The United States they stop to rememberSept. 11, the blackest day in their history. Grappling with the pandemic and the tensions of withdrawal from Afghanistan, America finds itself united and compact to commemorate the victims of the attack signed 20 years ago by Al Qaeda. Joe Biden visit all the places affected, from New York to the Pentagon via Shanksville, Pennsylvania. In the Big Apple he is joined by First Lady Jill, former presidents Barack Obama and Bill Clinton and the leaders of the Democratic Party. The commemorations open with a minute of silence at 8.46 in the morning, to remember the moment of the crash of the first plane against the Twin Towers, then the painful reading of the names of the victims by the families begins.
Springsteen sings to surprise
Surprisingly, Bruce Springsteen takes the stage set up for the occasion and sings, in honor of the fallen, “I’ll See You in My Dreams”. Biden chooses not to intervene during the ceremony and entrusts his message to a video: the president describes 9/11 as one of the “most inconceivable tragedies” in American history and asks the country to rediscover the unity that characterized it in the days following the attack 20 years ago. “Unity is what makes America the best of us. And this for me is the most important lesson of 9/11. Unity is our greatest strength, ”says Biden. Echoes him in Shanksville, where Flight 93 to Washington crashed, Vice President Kamala Harris: “Unity is fundamental and essential.”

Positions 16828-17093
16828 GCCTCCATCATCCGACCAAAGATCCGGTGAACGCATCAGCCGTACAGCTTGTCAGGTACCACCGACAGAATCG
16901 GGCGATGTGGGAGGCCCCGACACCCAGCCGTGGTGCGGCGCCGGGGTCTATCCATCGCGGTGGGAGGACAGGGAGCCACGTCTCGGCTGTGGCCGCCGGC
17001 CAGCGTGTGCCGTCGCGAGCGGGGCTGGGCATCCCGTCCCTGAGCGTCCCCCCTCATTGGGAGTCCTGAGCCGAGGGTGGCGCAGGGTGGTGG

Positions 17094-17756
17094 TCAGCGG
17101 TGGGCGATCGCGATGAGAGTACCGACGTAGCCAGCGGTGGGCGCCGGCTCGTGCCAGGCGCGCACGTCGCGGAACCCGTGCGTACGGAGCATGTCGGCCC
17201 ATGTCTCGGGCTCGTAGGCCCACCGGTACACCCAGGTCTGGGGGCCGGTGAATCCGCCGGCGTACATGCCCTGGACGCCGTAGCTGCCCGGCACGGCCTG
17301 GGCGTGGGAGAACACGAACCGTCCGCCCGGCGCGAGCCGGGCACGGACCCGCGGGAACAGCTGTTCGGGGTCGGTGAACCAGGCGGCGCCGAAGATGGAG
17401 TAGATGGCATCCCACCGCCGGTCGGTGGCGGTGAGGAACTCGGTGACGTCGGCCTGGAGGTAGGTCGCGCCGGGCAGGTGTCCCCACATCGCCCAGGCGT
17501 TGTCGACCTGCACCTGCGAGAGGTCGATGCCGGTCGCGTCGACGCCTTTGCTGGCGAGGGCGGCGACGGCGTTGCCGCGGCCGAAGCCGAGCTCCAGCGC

Also in Pennsylvania to commemorate the day that changed America and the world is George W. Bush, the commander-in-chief during the attacks. And it is precisely the words of the former Republican president that resonate the strongest. Like Biden and Harris, Bush too describes America’s need to rediscover that post-9/11 spirit of unity to counteract internal divisions. The former Republican president launches into a very political speech, addressing in part to his own party and to Donald Trump, the great absent from official ceremonies and whom he never names. “Our politics has become an appeal to anger, fear and resentment. And this makes us worry for our country and for our future together, ”says Bush observing how the dangers and threats to America come from outside but also from within its borders. The “internal violent extremists who, in their disdain for pluralism and life, are children of the same crazy spirit” as the Al Qaeda attackers and for this reason “it is our task to continue to fight them”, adds the former president, inviting us to be inspired by the unit of the 40 passengers of Flight 93 who, with their courage, prevented the terrorists from hitting another target. Defense Minister Lloyd Austin opens the commemorations at the Pentagon. He does so by turning his thoughts to the victims of the attacks but also to the soldiers who fell in subsequent wars, and in particular to the last 13 marines killed in Kabul. The withdrawal from Afghanistan, and all the controversy that followed, are in fact the specter that looms over the ceremonies taking place across America. Al Qaeda recalls the massacre, with very different tones than the American ones. On social media, it has launched a massive propaganda campaign that Site manager Rita Katz described as “unprecedented”, while a 60-minute video of its leader appeared on its official network. In the film, Ayman Zawari launches into a eulogy of the organization’s’ martyrs, including the Pensacola bomber Saeed Alshamrani, and says: “Jerusalem will never be Judaized.” A message that confirms that even if the wars after 11 September are now closed, the war on terror cannot be stopped.